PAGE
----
20/03/2008 at 16:24
Better to move frog spawn to a pond where they are more likely to develop, then leave them somewhere where their chances are zero!!
20/03/2008 at 17:01
Last year, for the first time in the 20 years of having my pond, I had some frog spawn but unfortunately it all 'died'. Is it because it wasn't fertilized? I have some more this year and a larger amount. So I'm keeping my fingers crossed. A neighbour a few houses away recently sold her house and the new occupants filled in her pond. She used to get loads of frogs so I'm hoping they'll all move to me.
21/03/2008 at 11:22
This is the second year for my pond and I have already got several lots of spawn. Last year to my amazement, when the tadpoles appeared the blackbirds went fishing and the edge of the pond and caught and ate them. Consequently the hundreds of tadpoles became just a few frogs. This year,I am waiting to see if I was imagining it!
21/03/2008 at 12:14
I live in South Cumbria and have a fairly deep at one end shelved garden pond with the other end sloped for wildlife, and where the frogs spawn. The last 2 year the first spawn has arrived early feb and then the rest about a month later. All previous years we have had so many tadpoles but last year very few, and this year the spawn just seems to be "melting". Any ideas?
21/03/2008 at 12:20
Our pond is 5-6 years and this year the first frog spawn of the year was seen at the end of February. Unfortunately due some hard frosts the spawn nearer the surface has been affected. There seem to be quite a few pairs using the pond, great joy is we dont seem to have as many bugs in the garden.
21/03/2008 at 21:44
I have only a small pond in my garden, but I am always impressed how the frogs come back every year to spawn, on a mild evening I can hear them making quite a racket! For for the size of the pond I am suprised just how much frog spawn there is. It just shown that one doesn't need a very big body of water to attract the wild life.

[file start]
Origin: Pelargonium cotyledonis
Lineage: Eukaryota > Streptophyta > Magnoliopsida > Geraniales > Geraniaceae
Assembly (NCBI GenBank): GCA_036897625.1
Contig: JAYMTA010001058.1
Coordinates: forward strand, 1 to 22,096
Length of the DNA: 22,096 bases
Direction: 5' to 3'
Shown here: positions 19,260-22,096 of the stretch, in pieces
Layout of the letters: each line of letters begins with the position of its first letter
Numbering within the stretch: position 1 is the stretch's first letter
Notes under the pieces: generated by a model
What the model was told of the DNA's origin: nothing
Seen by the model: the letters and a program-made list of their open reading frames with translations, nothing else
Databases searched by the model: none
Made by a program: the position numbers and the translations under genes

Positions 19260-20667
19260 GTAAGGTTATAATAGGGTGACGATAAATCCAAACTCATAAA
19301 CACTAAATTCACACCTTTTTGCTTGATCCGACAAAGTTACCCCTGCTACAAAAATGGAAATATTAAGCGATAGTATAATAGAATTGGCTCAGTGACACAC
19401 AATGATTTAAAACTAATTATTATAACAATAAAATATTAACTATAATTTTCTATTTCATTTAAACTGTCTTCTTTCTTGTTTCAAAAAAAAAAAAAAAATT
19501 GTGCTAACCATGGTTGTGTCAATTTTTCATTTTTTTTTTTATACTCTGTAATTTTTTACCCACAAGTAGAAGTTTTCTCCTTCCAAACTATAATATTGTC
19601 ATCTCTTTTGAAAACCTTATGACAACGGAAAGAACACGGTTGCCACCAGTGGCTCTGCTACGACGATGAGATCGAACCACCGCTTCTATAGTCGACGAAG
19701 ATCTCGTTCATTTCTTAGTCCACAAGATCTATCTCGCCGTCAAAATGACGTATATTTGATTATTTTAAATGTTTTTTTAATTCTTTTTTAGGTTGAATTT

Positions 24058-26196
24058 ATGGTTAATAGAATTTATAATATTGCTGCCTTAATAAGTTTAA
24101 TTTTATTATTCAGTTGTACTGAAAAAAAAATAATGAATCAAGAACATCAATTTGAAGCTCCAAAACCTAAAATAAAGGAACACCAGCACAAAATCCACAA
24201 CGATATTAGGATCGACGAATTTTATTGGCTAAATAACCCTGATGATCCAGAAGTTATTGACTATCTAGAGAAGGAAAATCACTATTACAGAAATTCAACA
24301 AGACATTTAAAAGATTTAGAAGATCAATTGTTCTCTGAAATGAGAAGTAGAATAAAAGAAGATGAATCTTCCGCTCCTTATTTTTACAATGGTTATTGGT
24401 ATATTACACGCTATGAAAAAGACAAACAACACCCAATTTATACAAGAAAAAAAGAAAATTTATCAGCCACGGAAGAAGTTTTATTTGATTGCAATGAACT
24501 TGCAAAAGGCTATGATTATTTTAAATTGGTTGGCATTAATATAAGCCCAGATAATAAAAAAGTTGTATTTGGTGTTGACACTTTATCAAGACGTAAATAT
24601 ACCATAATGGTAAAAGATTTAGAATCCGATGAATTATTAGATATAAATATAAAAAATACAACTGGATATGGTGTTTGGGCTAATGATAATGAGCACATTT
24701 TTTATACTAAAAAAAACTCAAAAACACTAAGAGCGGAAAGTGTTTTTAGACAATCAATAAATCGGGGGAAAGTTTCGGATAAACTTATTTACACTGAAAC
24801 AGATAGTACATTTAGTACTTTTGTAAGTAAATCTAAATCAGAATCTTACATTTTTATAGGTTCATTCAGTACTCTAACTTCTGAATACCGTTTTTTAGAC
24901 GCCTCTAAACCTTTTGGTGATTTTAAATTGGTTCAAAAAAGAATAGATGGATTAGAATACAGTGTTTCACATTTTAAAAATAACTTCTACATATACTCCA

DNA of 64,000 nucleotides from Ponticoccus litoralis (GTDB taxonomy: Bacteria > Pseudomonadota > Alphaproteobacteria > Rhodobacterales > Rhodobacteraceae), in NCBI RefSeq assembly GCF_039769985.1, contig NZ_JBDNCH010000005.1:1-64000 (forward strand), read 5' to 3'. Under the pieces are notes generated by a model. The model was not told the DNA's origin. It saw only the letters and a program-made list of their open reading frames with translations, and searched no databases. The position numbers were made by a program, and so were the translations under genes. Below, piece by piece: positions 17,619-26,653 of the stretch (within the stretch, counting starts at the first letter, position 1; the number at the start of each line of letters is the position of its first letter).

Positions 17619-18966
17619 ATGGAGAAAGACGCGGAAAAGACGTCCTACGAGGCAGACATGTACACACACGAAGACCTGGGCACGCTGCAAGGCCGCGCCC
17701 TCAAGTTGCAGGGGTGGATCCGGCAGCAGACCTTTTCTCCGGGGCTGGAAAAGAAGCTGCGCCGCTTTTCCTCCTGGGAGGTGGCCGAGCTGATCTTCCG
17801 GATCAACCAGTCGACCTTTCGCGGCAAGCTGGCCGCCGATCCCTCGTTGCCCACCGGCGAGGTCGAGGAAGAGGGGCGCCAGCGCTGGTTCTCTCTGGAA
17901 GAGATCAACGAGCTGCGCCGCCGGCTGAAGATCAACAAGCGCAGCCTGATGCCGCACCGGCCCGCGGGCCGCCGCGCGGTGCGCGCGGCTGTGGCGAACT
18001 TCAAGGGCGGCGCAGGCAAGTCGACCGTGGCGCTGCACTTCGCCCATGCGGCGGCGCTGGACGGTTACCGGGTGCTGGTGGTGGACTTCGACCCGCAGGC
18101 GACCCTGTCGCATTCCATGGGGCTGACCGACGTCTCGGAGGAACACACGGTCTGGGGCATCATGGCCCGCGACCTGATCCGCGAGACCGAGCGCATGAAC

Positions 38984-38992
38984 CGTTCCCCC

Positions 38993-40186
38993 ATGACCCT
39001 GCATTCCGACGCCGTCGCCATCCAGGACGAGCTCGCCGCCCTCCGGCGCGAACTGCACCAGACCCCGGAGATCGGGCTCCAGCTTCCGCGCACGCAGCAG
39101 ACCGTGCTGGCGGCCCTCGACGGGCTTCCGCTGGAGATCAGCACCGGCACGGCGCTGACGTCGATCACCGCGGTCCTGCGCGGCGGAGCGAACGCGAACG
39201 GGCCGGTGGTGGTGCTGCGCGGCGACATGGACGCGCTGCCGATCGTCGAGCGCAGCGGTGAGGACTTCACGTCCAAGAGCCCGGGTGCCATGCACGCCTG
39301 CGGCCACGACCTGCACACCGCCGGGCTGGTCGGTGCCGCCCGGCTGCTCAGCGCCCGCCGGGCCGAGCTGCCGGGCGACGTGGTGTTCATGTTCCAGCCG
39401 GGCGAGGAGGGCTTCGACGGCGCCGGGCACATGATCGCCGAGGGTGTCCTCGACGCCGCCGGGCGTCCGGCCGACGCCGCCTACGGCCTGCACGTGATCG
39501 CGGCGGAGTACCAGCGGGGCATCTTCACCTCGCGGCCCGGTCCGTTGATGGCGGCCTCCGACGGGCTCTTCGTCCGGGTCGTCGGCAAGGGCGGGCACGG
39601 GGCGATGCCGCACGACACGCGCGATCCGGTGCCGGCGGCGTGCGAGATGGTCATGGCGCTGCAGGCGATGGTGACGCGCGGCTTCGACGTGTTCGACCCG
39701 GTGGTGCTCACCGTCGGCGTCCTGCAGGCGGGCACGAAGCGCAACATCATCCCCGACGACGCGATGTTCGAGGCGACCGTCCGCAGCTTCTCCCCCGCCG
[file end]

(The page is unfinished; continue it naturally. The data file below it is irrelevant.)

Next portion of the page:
22/03/2008 at 11:15
If anyone finds frog spawn anywhere then please leave it to develop. I've had lots of frogspawn in my pond since 20th February. I have spotted at least 13 frogs. The pond is only 3 feet wide.
23/03/2008 at 08:02
We have had frogspawn in our pond now for a few weeks. Unfortunately, like last year, most of it seems to be over a large stone we have at the edge of the pond that we put there to assist frogs or animals to get out of the pond, a sudden drop in temperature resulted in the eggs freezing. we have tried to push it further into the pond so more is covered by water, but we too have found it too sticky and welded to the stone to be moved.
26/03/2008 at 13:55
We only have a small garden and also I have a young brother so we cannot have a big pond. How big does a pond need to be to attract frogs?
27/03/2008 at 21:01
You are not alone ....our resident (very successful breeding pair)blackbirds not only enjoy the frog spawn and tadpoles but have been seen with adult newts in their beaks later in the year feeding their young. They break them up in the same way as they do slugs.
28/03/2008 at 11:58
We have what I thought was frog spawn which I first noticed yesterday. When my husband went down to have a look he saw a newt swimming away. Do they both lay eggs in the same way?